More common associations found between BRCA1 and BRCA2 mutations and cancer

December 05, 2006

BRCA1 and BRCA2 mutations may be more common in the general population than previously reported and may be associated with ovarian, breast, testicular, and pancreatic cancers, according to a study in the December 6 issue of the Journal of the National Cancer Institute.

Mutations in the BRCA1 and BRCA2 genes are known to lead to breast and ovarian cancer. However, the frequency of these mutations in the general population has not been well-characterized.

Harvey A. Risch, M.D., Ph.D., of the Yale University School of Medicine in New Haven, Conn., and colleagues looked for BRCA1 and BRCA2 mutations in 1,171 ovarian cancer patients from Ontario who were diagnosed between 1995 and 1999. They examined cancer outcomes in the patients' 8,680 first-degree relatives.

The authors found that 13.2% of the ovarian cancer patients had BRCA1 or BRCA2 mutations compared with 0.32% for BRCA1 mutations and 0.69% for BRCA2 mutations in the general Ontario population. BRCA1 mutations in the general Ontario population were associated with higher risk of ovarian, female breast, and testicular cancers. BRCA2 mutations in the general Ontario population were associated with higher risks of male and female breast, ovarian, and pancreatic cancer. They estimated that about 1% of people in the general Ontario population carried these mutations, which is much higher than had been previously thought.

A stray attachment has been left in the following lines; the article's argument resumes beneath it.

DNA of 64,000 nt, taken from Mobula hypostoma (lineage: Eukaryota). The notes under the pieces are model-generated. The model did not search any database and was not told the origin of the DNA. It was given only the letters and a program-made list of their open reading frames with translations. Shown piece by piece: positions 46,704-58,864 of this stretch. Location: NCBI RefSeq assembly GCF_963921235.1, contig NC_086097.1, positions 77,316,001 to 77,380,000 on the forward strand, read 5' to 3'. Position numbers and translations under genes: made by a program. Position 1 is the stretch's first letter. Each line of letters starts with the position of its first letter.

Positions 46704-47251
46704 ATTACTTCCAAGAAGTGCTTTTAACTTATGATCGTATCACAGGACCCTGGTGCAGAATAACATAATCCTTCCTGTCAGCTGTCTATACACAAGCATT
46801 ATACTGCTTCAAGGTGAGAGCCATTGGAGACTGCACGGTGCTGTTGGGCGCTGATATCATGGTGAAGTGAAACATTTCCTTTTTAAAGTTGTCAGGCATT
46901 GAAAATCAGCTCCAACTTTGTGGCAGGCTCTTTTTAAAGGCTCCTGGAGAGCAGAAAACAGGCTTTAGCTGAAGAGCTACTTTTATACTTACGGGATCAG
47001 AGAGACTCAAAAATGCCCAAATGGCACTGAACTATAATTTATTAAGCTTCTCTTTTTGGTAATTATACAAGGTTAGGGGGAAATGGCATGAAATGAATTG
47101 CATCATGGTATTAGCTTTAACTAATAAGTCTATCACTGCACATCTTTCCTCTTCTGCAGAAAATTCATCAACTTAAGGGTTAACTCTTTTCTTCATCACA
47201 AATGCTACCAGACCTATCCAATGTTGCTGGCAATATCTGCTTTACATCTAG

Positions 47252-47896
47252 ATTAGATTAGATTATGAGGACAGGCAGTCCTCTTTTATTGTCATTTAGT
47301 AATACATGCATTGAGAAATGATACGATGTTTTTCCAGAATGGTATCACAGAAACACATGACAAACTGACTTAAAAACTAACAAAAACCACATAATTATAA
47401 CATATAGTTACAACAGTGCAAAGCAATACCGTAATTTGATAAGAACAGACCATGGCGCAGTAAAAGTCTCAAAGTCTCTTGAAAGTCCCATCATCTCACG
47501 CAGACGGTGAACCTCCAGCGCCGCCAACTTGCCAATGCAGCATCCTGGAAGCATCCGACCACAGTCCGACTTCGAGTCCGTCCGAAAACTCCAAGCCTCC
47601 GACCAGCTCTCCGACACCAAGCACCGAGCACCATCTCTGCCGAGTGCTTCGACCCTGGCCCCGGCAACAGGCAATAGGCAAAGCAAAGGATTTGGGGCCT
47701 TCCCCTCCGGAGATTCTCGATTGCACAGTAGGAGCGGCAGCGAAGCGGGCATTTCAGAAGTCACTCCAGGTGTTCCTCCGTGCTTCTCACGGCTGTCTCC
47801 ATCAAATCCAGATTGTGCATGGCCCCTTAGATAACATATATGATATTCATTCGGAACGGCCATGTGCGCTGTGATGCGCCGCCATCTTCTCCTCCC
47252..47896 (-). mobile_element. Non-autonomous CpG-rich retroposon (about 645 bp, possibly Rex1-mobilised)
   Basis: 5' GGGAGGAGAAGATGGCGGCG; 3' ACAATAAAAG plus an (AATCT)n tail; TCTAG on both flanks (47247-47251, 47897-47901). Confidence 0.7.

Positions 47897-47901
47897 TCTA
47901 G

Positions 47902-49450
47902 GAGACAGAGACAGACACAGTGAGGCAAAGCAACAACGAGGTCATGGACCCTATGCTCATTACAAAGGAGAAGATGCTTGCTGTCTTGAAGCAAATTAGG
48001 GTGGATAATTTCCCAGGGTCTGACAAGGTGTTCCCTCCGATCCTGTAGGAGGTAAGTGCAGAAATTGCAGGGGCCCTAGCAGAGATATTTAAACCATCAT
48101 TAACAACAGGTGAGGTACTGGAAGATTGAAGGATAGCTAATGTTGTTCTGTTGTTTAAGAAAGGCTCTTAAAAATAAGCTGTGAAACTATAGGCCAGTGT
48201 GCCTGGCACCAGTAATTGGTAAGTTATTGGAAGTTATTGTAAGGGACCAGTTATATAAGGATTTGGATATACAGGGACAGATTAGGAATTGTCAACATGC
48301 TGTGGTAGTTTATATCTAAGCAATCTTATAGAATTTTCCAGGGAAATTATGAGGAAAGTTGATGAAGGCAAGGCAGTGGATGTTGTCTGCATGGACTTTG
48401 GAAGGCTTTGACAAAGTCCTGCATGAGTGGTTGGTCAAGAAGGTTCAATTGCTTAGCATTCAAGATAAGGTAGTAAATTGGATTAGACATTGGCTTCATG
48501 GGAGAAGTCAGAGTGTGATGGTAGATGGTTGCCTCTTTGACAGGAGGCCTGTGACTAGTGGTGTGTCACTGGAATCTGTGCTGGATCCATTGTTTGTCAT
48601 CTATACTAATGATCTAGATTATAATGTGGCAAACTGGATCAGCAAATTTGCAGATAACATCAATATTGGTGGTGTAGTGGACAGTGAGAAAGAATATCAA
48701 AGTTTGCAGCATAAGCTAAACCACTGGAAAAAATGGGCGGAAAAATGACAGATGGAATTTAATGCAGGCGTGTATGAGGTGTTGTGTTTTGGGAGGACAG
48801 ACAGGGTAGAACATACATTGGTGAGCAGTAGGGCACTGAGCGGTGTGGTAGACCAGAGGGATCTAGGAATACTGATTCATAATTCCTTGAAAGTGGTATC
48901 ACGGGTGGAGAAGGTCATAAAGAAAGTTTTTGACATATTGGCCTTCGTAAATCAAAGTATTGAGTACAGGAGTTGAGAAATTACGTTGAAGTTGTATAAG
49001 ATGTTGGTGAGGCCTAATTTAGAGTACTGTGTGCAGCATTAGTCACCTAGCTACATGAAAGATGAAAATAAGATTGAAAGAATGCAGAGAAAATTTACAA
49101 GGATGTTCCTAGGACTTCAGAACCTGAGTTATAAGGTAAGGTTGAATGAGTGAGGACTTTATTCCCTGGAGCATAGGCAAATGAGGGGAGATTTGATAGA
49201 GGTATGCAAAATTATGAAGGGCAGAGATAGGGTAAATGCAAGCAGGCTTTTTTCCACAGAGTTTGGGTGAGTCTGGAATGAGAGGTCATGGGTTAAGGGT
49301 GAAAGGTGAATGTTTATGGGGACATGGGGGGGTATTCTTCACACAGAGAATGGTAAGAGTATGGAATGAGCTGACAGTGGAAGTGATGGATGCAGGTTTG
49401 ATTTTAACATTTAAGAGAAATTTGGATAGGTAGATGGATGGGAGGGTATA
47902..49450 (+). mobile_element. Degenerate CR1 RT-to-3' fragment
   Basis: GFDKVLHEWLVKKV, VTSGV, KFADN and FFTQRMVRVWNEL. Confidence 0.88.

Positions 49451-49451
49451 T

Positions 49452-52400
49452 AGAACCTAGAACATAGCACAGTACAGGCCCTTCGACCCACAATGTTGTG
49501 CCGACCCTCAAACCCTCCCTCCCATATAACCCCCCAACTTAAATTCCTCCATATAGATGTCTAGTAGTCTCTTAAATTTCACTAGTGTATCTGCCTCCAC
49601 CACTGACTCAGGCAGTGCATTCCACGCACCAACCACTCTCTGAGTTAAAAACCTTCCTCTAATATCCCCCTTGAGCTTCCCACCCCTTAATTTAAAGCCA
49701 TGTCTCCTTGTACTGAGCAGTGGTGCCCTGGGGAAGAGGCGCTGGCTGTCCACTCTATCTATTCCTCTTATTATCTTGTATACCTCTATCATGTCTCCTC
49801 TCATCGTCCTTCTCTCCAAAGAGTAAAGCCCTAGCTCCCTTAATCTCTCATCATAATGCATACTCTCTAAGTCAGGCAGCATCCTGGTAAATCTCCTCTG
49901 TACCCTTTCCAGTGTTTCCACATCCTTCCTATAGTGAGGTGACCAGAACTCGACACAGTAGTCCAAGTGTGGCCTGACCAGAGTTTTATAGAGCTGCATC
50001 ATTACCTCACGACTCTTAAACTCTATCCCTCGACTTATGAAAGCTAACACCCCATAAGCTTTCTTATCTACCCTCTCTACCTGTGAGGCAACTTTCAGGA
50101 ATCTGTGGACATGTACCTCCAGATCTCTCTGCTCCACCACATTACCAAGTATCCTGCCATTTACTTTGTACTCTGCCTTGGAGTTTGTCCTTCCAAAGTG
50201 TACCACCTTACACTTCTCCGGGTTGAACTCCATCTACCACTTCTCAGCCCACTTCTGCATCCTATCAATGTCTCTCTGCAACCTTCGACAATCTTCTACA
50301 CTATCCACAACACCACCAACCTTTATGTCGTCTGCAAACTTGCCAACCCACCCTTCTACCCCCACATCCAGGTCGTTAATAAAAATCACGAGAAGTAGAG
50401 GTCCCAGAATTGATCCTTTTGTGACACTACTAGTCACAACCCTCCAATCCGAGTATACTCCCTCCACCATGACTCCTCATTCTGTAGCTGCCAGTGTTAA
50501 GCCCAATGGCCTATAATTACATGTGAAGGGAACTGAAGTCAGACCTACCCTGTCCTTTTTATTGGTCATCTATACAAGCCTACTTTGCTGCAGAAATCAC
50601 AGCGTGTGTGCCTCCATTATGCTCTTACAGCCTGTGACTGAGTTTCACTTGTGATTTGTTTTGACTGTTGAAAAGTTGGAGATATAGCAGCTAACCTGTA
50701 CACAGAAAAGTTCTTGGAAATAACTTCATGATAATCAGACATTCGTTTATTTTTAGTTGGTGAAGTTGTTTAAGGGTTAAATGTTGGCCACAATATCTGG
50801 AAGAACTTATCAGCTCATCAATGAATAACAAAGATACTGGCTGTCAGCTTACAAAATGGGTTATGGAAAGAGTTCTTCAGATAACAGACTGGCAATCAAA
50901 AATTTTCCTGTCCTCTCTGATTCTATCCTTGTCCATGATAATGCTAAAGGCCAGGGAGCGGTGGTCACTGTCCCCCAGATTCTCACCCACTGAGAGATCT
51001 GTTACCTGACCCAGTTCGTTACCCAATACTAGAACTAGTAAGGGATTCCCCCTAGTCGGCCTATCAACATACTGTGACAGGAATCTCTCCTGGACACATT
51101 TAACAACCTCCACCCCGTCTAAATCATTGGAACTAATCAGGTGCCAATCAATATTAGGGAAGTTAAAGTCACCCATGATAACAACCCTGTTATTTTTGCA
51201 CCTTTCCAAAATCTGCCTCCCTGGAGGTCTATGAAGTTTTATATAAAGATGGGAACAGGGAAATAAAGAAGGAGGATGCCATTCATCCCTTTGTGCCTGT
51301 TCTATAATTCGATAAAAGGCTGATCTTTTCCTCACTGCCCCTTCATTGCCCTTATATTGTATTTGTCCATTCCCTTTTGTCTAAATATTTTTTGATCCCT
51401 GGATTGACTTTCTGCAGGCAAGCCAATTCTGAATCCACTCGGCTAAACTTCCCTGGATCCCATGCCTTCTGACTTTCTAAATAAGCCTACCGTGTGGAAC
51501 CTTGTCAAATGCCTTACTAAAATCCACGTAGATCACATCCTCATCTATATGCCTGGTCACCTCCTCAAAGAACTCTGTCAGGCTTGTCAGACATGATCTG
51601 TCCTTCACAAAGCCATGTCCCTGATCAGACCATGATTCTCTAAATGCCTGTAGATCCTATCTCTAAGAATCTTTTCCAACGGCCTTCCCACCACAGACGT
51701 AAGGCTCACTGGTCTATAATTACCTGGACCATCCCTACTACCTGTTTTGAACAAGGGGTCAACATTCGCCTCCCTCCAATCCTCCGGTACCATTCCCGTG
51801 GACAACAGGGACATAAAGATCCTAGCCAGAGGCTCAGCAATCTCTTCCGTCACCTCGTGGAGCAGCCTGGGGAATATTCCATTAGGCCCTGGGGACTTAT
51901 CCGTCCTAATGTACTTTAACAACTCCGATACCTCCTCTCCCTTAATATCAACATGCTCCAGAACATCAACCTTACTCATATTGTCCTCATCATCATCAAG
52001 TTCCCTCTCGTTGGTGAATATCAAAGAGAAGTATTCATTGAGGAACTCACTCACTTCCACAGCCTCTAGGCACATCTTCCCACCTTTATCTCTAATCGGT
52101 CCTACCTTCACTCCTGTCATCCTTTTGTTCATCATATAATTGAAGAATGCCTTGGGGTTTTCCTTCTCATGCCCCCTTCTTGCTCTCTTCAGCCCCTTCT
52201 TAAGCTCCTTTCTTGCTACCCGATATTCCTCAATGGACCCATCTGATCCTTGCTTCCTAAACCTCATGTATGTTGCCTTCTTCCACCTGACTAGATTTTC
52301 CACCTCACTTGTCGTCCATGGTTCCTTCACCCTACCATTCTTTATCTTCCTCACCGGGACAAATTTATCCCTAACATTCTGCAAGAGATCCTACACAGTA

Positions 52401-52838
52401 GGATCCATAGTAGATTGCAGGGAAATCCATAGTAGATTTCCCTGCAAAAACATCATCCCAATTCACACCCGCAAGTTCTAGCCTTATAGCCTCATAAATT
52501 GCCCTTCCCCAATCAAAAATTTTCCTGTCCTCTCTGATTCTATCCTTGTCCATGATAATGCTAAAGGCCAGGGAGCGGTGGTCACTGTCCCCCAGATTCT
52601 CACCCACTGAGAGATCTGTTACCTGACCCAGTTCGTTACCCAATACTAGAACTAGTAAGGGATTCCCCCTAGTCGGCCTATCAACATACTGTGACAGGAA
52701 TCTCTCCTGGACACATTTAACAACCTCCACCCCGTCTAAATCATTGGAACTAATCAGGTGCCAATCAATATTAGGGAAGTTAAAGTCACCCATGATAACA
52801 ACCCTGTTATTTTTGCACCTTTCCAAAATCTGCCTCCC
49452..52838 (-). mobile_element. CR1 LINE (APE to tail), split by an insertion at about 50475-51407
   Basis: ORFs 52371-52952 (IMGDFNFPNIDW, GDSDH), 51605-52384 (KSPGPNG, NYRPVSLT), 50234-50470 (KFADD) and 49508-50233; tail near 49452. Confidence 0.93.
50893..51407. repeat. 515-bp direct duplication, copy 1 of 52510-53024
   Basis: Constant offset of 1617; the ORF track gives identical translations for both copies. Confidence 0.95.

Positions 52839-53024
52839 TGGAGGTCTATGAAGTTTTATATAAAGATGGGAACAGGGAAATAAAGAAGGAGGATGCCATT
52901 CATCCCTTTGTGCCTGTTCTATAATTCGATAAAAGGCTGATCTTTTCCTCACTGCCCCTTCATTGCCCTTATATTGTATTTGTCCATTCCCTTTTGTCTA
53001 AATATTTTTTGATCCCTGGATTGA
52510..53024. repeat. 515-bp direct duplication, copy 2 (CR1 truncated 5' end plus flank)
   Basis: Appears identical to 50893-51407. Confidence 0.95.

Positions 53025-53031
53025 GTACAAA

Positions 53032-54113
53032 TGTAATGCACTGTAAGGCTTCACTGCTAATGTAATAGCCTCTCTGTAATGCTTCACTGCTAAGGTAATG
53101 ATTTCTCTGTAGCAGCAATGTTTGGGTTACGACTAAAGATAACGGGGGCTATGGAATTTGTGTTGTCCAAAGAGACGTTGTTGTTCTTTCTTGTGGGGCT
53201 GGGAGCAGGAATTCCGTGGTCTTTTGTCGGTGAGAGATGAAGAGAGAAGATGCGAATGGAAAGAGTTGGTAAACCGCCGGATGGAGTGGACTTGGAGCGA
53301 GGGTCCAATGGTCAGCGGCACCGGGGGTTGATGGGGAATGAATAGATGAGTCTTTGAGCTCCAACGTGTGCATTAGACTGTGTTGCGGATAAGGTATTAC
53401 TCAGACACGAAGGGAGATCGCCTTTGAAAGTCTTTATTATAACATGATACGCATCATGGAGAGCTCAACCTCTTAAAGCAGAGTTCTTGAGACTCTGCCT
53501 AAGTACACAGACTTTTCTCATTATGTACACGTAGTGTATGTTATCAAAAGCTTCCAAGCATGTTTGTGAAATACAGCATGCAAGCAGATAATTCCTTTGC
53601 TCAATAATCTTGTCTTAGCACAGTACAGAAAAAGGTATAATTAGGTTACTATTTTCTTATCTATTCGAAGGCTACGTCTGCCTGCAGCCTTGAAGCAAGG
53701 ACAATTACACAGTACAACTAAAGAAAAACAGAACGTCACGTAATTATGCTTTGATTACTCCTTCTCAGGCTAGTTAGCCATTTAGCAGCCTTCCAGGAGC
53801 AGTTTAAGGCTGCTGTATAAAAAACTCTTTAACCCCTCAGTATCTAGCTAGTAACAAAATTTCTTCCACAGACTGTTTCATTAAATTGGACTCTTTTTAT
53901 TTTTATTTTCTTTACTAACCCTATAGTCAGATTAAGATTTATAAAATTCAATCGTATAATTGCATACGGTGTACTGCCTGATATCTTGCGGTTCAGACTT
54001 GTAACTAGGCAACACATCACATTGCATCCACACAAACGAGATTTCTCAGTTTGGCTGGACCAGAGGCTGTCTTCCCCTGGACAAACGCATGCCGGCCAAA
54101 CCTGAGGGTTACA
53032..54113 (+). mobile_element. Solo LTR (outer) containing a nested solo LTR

"BRCA1 and BRCA2 mutations should be suspected in families with breast, ovarian, and various other cancers in male relatives as well as female," the authors write.

In an accompanying editorial, Kenneth Offit, M.D., of Memorial Sloan-Kettering Cancer Center, writes that the implications for doctors and patients remain unchanged. The prevalence of BRCA2 mutations associated with ovarian cancer "still warrants consideration of risk-reducing surgery, albeit at a somewhat older age than that recommended for BRCA1 mutation carriers. ...BRCA mutation status remains one of the strongest markers for risk of this disease, warranting increased surveillance with such modalities as magnetic resonance imaging, hormonal and other chemoprevention, and, in selected circumstances, preventive surgery."
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Journal of the National Cancer Institute

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